Battery-Free Power Source for Wireless Sensors

Published on May 21, 2009 at 7:38 PM

Darnell nanoPower Forum - Today, engineers from Powercast and CAP-XX Limited (LSE:CPX) will introduce a wireless power module reference design combining Powercast's RF energy-harvesting technology with a CAP-XX supercapacitor to create a perpetual, battery-free power source for wireless sensors commonly used in environmental monitoring, building automation, industrial controls and other condition monitoring systems.

Powercast RF Energy Harvesting Module This wireless power module combines Powercast's RF energy-harvesting technology with a CAP-XX supercapacitor to create a perpetual, battery-free power source for the wireless sensors commonly used in security, environmental and condition-monitoring systems. The module integrates a power receiving antenna, a Powercast Powerharvester to convert the radio waves into low DC power and a CAP-XX supercapacitor. The supercapacitor stores the harvested energy and provides peak transmission power to a wireless sensor/transmitter board such as the Texas Instruments eZ430-RF2500T. The complete module measures 8" tall x 1" wide x 4" thick.

Low-power energy harvesting can supply the average power required by many sensor-based systems, but cannot provide the peak power needed to collect and transmit data over wireless networks such as IEEE 802.15.4 (Zigbee), 802.11 (WLAN) or GSM/GPRS. This is the industry's first reference design using commercial components that harvests RF energy from low-power radio waves, stores it in a supercapacitor, and then delivers high power bursts when charged.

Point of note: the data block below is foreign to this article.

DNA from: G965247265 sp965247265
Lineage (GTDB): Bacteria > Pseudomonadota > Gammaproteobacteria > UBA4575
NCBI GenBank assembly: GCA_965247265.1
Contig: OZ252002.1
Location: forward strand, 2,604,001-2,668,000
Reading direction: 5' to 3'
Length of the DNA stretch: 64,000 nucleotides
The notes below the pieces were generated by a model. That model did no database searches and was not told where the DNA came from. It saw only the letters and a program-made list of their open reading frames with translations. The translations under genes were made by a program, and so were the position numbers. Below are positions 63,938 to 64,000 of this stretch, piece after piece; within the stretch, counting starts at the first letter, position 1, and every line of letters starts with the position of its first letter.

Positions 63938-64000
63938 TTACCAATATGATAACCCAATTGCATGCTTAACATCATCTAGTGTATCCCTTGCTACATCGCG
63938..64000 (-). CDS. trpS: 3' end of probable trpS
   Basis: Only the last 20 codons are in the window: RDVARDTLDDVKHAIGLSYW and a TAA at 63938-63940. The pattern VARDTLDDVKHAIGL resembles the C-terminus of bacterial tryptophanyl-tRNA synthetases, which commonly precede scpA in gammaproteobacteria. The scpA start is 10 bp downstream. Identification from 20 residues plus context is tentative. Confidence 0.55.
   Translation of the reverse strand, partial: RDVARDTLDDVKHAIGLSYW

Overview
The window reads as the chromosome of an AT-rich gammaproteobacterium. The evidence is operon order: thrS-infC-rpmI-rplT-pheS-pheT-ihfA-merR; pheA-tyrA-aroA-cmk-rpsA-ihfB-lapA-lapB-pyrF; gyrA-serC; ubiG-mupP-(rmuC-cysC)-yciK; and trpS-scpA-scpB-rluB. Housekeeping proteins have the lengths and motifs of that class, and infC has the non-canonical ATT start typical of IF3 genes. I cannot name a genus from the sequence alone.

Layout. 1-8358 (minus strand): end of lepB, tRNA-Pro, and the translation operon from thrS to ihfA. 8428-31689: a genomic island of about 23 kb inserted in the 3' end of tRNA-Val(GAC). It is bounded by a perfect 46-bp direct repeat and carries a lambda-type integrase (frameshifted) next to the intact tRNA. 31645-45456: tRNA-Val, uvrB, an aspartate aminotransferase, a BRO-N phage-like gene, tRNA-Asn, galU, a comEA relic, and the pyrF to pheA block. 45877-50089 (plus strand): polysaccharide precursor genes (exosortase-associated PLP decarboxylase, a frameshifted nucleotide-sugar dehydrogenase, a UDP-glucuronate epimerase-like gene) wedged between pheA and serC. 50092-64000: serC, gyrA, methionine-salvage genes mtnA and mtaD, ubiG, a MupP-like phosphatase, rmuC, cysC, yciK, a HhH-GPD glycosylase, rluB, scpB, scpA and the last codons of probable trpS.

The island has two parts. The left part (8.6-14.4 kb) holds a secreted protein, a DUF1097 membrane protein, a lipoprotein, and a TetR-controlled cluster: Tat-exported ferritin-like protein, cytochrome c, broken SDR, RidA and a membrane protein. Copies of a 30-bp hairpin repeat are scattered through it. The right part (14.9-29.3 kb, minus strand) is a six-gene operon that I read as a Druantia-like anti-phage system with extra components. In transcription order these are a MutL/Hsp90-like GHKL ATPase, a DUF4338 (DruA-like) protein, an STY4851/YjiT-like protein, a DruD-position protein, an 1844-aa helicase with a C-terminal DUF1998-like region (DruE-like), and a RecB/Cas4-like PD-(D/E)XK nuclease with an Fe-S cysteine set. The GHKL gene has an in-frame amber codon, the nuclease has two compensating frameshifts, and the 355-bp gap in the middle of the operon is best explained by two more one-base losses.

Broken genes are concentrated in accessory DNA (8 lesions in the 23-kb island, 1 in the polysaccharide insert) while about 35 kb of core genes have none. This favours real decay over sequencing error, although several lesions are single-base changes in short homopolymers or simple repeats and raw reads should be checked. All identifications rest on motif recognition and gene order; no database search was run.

The wireless power module reference design integrates a power receiving antenna, a Powercast Powerharvester™ receiver, and a CAP-XX supercapacitor for energy storage and peak transmission power. Low-power wireless sensors or RF modules can be added with simple "two-wire" integration. The module measures approximately eight inches tall, one inch wide and ¼ inch thick at the body.

In operation, the design creates a perpetual power supply for fixed or mobile wireless sensor nodes, such as those located throughout a building, eliminating the need for batteries or wired power. Powercast's Powercaster™ transmitter, which powers this reference design, sends radio waves to the Powerharvester integrated into the module. The Powerharvester converts energy received from these radio waves into DC power, trickle-charges the supercapacitor, and then delivers power from the supercapacitor to the wireless sensor. This cycle repeats as the module receives additional radio waves, which can be sent continuously, on-demand or on a scheduled basis. This design uses the 915 MHz band, but can be adapted for other frequencies, or set to harvest environmental radio waves from TV, radio or mobile phone networks.

The Powercaster transmitter provides controllable, 24 x 7 wireless power, allowing wireless sensors to avoid using potentially unreliable ambient types of energy harvesting such as solar or heat.

CAP-XX vice president of applications engineering, Pierre Mars, and Powercast head of technology platforms, Charlie Greene, will present their collaborative paper, "Harvesting RF Energy and Powering a Wireless Sensor Node Using a Supercapacitor," in the energy harvesting session on Monday, May 18 at the Darnell nanoPower Forum in San Jose, California.

"This 'fit and forget' self-generating power source guarantees that sensors deployed throughout a building or local area will receive power without batteries or potentially unreliable environmentally-harvested energy such as solar or heat," said Mars.

"Wireless sensor networks are increasingly popular, but today are predominantly powered by disposable batteries," explained Harry Ostaffe, director of marketing for Powercast. "The RF energy harvester and supercapacitor combination eliminates the cost and hassle of replacing and disposing of batteries, and enables wireless sensor networks to scale to thousands of nodes with minimal maintenance."

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